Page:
“Now. Right now. When was the last time you were there? When was the last time you weren’t busy remembering the past or mentally projecting yourself into the future?”
Most of the sports I play – skiing, squash and tennis – require you to be fully present.
In squash, the ball comes at you so fast that if you are thinking about the work project due tomorrow, you are going to lose.
Likewise, it is virtually impossible to think about anything while skiing straight through a mogul field on a steep slope. Sometimes at the end of a run, I almost have to remind myself to breathe.
These “flow” experiences are so remarkable in part because they are so rare. Most of us find it difficult to fully immerse ourselves in what’s happening right now. As a result, we don’t hear what others try to tell us. We miss some obvious opportunities, and fall into some obvious traps.
It’s pretty easy to recognize this behavior in other people, like when you tell your boss why you need another week to complete a project, and then you explain all the steps you still need to do, and he responds by saying, “So how much more time do you need?”
You may be frustrated when others start talking while you are in the middle of a sentence, or when you notice that the other person is texting while you are talking. Unfortunately, it is very hard to understand all the ways in which you personally are obsessed with the past and future.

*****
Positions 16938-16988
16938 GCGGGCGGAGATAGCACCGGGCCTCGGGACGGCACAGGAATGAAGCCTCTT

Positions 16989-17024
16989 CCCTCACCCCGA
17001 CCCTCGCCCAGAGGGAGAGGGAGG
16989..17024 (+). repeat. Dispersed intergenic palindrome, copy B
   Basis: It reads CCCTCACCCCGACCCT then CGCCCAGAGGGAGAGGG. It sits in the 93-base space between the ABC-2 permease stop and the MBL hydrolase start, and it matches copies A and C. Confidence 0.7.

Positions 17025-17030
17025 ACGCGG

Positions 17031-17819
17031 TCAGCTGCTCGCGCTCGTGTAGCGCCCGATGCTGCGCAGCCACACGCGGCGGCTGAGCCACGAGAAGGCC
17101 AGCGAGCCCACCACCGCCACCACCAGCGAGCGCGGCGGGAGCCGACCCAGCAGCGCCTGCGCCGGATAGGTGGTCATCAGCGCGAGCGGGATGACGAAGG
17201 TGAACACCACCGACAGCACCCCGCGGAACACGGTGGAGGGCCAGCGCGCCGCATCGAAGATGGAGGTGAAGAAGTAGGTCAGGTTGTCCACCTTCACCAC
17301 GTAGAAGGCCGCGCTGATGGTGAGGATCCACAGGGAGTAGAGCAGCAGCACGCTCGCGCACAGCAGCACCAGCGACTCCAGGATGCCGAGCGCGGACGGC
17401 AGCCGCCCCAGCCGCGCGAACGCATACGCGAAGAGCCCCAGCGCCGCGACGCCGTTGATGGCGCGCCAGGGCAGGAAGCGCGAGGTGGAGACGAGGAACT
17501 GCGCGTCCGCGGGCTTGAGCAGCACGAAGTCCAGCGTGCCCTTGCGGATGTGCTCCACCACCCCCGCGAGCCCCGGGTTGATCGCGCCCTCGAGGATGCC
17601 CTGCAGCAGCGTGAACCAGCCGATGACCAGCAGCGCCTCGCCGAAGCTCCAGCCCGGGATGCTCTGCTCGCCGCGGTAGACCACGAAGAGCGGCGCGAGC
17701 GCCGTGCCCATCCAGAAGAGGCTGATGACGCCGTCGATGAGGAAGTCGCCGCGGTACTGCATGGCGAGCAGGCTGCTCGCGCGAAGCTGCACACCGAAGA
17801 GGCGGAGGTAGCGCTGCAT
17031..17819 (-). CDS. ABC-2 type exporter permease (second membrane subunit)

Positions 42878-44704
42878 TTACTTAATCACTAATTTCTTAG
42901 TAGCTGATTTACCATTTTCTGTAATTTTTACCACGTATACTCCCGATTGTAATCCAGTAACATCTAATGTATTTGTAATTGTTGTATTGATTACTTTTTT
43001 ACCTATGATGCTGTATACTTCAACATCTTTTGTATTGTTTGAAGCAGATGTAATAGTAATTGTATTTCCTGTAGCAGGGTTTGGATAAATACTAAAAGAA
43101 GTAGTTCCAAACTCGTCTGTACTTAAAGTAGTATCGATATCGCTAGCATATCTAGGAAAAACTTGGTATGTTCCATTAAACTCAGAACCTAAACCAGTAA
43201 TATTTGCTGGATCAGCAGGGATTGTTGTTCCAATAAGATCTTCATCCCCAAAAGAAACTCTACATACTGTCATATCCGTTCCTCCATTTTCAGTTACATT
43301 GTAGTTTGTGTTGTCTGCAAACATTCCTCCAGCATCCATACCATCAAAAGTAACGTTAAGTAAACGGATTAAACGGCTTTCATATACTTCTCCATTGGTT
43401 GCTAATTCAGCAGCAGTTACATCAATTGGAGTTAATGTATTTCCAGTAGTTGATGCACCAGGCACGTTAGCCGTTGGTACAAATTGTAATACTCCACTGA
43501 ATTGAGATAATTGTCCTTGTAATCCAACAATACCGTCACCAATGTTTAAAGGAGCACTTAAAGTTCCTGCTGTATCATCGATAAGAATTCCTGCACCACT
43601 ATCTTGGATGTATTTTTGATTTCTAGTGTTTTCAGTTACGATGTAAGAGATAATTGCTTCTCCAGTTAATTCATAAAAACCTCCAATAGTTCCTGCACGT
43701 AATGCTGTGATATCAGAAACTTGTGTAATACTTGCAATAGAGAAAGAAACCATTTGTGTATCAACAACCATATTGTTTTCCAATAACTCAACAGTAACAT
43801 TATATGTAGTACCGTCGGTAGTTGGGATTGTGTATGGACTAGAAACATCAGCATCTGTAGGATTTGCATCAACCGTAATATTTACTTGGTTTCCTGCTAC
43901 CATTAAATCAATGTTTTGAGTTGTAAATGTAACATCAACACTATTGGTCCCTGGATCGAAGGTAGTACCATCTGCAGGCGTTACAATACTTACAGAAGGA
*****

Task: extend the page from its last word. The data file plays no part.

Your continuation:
Most people think that they are great at multitasking, that they can do two things at once, that they hear every detail. This is not true.
Just to be clear, I’m not saying that it’s bad to plan ahead. You ought to set aside time for planning. It is bad to think about the future when you should be focused on the present.
Think of your cute little niece proudly showing you how she can skip, while you are worried about whether you can make the 7:15 pm train back into the city and meet your friend for drinks. Do you really want to be the glassy-eyed adult who nods absent-mindedly at this child?
Great athletes, performers, teachers and leaders know how to be fully present. I sometimes attend yoga classes, and out of the 10+ instructors I’ve had, a woman named Megan stands out.
Megan notices everything, and remembers. She’s not necessarily better at poses than her colleagues, but she is far better at noticing if you are doing a pose wrong, or if someone is struggling more than normal.
I’ve noticed that the best trainers and teachers focus on the people in the room who are toughest to reach. In contrast, most teachers feel that if they can reach 90% of the students, they are doing a great job. But the best teachers aren’t happy until everyone feels included and involved.
The only way to do this is to be aware of what’s happening, right now, in the room.
The first step to get what you really want from life is to be aware of what's happening, right now, in your life. Give it a try. Does this sentence describe who you want to be?
Be generous and expert, trustworthy and clear, open-minded and adaptable, persistent and present.
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Want to leverage these principles in your own career and life? Read my book How to Self-Promote without Being a Jerk.